City reorganised and resumed their own attacking but found a dogged Monaco defence repelling it all. Their high press and immediate turnover of possession was working wonders for their attackers to break into a counter at the other end and the silky Bernardo Silva found Falcao again, who lashed a shot into the side netting.
The second half was a haze. Four goals to City and one for Monaco meant this would be one of the most entertaining ties of this season’s Round of 16. Mendy sent a cross to Falcao, who was seemingly brought down by Otamendi. The referee took his time – rightly so, because it was not a clear-cut foul – before awarding Monaco the penalty. Falcao sent what would be one of his weakest efforts to date, and Caballero, maybe not half expecting such a downer of a shot, saved it albeit with a fumble.
The penalty miss prompted Monaco to rush at City again with Mbappé and Thomas Lemar both finding ample space on the by-lines to the right. City were barely holding on and hold on they needed to, with the Monaco attack waiting to sense complacency or fear. The Monaco attackers continually crowded City around the box like a swarm of bees in red and white. City pulled one back when Sterling, who had won possession deep in the City half, hurtled down the right to find Agüero in space. He found the ball at his feet, with two Monaco defenders staying close to him on either side, and lashed a shot into the right corner that Subašić allowed to get through him.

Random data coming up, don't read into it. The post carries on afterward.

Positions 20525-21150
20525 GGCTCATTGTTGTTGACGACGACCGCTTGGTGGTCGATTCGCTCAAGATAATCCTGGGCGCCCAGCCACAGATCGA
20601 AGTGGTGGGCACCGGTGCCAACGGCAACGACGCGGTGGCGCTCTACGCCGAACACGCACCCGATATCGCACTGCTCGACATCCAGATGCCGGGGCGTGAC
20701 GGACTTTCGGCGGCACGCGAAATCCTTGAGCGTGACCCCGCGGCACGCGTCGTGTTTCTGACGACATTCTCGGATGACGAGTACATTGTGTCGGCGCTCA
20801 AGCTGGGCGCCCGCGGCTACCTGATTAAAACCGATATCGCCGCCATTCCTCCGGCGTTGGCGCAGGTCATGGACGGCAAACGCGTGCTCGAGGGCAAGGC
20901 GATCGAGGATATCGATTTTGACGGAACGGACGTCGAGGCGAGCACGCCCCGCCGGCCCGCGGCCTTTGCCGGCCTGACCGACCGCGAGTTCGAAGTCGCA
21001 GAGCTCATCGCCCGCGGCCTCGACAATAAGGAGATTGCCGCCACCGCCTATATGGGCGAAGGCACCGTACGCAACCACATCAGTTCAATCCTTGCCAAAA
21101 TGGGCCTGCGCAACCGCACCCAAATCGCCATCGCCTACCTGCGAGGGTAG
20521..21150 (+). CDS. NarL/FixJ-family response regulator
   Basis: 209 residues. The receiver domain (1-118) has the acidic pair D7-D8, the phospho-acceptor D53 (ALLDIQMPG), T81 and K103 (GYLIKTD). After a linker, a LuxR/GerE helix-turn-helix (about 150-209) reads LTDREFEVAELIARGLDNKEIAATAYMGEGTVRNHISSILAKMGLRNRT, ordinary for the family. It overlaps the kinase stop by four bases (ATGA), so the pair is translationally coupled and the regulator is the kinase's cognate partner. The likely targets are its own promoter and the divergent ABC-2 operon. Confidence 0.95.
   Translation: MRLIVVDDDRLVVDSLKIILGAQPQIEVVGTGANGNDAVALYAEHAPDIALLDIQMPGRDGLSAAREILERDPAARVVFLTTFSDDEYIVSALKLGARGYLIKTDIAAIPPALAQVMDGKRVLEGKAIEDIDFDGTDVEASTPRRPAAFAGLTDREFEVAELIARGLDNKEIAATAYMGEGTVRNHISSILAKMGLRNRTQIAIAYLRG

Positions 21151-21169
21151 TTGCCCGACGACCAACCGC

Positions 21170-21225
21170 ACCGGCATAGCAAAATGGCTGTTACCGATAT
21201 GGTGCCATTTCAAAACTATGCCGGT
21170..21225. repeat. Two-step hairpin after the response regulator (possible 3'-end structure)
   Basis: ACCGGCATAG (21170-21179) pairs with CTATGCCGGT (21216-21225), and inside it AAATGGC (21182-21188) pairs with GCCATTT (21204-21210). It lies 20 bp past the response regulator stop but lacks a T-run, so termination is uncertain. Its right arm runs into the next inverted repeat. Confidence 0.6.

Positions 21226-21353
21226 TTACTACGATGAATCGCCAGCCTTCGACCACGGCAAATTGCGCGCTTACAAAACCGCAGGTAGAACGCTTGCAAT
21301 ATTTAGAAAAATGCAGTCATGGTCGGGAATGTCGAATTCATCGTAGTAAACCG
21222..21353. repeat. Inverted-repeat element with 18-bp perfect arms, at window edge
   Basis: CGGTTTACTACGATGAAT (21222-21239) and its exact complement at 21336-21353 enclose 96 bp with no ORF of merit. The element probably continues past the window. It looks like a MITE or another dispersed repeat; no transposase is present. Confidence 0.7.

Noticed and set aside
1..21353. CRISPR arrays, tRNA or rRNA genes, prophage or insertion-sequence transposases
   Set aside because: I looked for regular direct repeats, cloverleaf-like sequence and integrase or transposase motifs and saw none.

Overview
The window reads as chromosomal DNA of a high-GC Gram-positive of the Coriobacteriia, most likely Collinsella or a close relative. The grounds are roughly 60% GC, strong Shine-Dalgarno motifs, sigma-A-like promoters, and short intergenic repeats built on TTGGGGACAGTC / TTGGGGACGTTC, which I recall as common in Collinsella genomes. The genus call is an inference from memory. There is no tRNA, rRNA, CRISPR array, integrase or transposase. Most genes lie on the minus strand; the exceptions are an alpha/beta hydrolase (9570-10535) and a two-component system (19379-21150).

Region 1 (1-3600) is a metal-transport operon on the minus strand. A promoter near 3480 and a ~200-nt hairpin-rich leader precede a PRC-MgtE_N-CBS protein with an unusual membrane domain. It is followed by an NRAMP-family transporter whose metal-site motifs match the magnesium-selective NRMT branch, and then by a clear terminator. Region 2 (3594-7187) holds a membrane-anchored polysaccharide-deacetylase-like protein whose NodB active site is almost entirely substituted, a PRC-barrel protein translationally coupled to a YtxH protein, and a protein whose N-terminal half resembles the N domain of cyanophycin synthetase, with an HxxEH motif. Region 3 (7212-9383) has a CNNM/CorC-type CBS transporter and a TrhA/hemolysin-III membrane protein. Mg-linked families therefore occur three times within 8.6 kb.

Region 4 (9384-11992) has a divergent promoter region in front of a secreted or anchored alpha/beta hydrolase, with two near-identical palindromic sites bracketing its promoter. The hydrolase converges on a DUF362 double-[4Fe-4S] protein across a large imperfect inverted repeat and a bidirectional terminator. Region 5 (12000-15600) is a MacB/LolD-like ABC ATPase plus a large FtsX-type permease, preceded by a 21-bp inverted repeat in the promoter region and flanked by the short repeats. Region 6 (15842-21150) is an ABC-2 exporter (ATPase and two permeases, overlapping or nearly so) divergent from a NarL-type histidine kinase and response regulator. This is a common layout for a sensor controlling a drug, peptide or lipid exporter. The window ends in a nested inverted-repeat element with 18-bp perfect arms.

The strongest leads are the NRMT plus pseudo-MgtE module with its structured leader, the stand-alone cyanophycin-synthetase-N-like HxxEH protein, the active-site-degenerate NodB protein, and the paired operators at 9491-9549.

With the score at 2-2, it was Monaco’s turn to score, when a long looping ball found Falcao vying with Stones. Stones, presumably aware that Falcao had entered the box, hit the ground after a failed attempt to get to the ball, and Falcao drew Caballero out neatly before chipping over the keeper. Game on.
The intent that City had shown in attack had been troubling Monaco since the start, it was soon becoming obvious that one team would just have to outscore the other; no one was in the mood to stop. City then did what they seldom do; score two quick goals from two corners in the span of five minutes. Agüero volleyed one in, and Stones booted the other, both from impeccable corner kicks. The defining goal for City came when Fabinho conceded a cheap free kick in a dangerous area to Sane. David Silva, the smoothest of midfield operators, chipped a pass cutting the Monaco defence in half and suddenly there was Agüero, Sané, and Sterling all menacingly sprinting towards Subašić. Agüero took one touch before passing to Sané, who guided it in for goal number five.